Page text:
Edinburgh Research Explorer

Lsh is essential for maintaining global DNA methylation levels in amphibia and fish and interacts directly with Dnmt1

Research output: Contribution to journalArticle

Related Edinburgh Organisations

Open Access permissions



  • Download as Adobe PDF

    Rights statement: Copyright © 2015 Donncha S. Dunican et al. This is an open access article distributed under the Creative Commons Attribution License, which permits unrestricted use, distribution, and reproduction in any medium, provided the original work is properly cited

    Final published version, 3 MB, PDF-document

    Licence: Creative Commons: Attribution (CC-BY)

Original languageEnglish
Article number740637
JournalBioMed Research International
Publication statusPublished - 3 Sep 2015


Eukaryotic genomes are methylated at cytosine bases in the context of CpG dinucleotides, a pattern which is maintained through cell division by the DNA methyltransferase Dnmt1. Dramatic methylation losses are observed in plant and mouse cells lacking Lsh (lymphoid specific helicase), predominantly at repetitive sequences and gene promoters. However, the mechanism by which Lsh contributes to the maintenance of DNA methylation is unknown. Here we show that DNA methylation is lost in Lsh depleted frog and fish embryos, both of which exhibit developmental delay. Additionally, we show that both Lsh and Dnmt1 are associated with chromatin and that Lsh knockdown leads to a decreased Dnmt1-chromatin association. Coimmunoprecipitation experiments reveal that Lsh and Dnmt1 are found in the same protein complex, and pulldowns show this interaction is direct. Our data indicate that Lsh is usually diffuse in the nucleus but can be recruited to heterochromatin in a HP1α-dependent manner. These data together (a) show that the role of Lsh in DNA methylation is conserved in plants, amphibian, fish, and mice and (b) support a model in which Lsh contributes to Dnmt1 binding to chromatin, explaining how its loss can potentially lead to perturbations in DNA methylation maintenance.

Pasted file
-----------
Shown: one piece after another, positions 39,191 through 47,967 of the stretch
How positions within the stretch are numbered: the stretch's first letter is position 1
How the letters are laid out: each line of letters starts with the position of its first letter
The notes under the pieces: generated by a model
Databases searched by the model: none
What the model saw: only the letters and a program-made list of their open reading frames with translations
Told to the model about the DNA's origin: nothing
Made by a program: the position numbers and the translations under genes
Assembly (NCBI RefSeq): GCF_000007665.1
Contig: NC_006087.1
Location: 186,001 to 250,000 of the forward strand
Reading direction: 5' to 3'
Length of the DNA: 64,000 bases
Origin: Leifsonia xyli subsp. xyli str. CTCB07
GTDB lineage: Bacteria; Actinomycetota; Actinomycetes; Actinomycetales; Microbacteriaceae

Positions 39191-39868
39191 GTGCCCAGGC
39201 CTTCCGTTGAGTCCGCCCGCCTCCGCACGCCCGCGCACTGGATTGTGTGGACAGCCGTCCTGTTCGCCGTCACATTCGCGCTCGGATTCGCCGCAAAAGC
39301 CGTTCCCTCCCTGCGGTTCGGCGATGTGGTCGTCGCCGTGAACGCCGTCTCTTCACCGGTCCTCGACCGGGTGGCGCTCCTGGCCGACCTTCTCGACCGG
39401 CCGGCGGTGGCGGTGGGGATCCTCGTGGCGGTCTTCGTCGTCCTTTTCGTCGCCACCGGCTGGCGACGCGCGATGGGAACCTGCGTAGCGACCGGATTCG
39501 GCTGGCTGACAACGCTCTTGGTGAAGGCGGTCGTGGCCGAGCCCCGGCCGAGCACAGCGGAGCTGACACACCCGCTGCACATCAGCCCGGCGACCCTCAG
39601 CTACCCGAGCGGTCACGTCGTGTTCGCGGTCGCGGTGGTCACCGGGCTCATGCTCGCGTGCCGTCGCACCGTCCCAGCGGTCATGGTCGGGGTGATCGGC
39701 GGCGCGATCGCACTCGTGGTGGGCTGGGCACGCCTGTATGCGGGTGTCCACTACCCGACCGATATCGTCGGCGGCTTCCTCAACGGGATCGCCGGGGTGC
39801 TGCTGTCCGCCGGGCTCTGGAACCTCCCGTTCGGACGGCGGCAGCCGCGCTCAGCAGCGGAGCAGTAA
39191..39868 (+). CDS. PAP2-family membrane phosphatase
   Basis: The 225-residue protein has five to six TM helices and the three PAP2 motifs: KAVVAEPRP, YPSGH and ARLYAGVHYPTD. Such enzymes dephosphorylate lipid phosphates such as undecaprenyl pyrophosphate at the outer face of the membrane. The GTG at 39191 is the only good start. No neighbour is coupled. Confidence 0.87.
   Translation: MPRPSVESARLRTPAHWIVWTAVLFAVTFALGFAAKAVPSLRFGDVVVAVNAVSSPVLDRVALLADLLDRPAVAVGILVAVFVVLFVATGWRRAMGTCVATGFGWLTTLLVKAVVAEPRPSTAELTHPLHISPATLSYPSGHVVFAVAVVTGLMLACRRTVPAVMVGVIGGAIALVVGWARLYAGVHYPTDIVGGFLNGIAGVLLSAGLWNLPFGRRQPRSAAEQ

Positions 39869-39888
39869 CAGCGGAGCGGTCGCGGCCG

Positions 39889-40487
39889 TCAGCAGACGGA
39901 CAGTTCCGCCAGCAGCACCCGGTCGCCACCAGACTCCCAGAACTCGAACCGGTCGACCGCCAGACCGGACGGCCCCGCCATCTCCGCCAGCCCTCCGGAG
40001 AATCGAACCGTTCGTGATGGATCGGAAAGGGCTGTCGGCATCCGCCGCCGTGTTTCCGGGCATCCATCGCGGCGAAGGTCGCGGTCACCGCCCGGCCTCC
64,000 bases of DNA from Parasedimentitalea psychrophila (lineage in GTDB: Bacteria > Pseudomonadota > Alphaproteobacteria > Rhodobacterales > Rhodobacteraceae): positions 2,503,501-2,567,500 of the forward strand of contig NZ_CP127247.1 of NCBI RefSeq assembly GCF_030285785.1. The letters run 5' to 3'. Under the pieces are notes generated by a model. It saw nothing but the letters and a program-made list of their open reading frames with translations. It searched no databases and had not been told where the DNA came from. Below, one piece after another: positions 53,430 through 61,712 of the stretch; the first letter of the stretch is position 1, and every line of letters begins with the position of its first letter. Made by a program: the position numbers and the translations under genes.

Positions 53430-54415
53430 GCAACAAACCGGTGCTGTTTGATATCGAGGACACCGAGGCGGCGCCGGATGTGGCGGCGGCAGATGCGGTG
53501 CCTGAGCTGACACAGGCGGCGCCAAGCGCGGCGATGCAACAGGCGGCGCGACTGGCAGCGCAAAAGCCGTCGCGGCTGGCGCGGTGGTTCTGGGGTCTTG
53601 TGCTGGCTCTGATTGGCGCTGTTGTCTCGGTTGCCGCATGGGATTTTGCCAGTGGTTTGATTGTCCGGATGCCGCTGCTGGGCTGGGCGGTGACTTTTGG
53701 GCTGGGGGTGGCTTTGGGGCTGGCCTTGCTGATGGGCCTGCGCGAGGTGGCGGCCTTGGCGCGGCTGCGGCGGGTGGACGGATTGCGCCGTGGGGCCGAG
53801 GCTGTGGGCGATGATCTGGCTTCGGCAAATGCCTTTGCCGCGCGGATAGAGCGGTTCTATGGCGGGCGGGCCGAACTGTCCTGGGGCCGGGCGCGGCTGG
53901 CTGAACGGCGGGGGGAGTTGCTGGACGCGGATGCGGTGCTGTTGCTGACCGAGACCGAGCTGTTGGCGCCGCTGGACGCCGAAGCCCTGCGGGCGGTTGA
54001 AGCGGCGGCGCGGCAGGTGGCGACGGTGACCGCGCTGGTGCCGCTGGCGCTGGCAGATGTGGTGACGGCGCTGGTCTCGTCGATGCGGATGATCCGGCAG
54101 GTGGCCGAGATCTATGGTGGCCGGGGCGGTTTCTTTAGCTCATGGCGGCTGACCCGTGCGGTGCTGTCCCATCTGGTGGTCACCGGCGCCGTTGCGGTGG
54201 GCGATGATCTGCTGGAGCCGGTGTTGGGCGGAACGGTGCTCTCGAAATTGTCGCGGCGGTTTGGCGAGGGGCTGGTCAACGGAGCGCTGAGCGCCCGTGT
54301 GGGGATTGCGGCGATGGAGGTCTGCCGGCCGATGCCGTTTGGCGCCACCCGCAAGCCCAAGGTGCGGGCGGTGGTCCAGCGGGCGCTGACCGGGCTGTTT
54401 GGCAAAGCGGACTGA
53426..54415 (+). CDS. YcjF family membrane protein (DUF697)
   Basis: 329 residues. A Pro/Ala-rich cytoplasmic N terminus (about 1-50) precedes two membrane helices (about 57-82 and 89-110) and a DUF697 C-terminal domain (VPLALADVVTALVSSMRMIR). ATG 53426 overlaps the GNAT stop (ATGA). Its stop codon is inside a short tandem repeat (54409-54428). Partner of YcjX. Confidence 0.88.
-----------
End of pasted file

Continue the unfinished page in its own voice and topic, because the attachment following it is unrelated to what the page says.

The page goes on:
Download statistics

No data available

ID: 21576993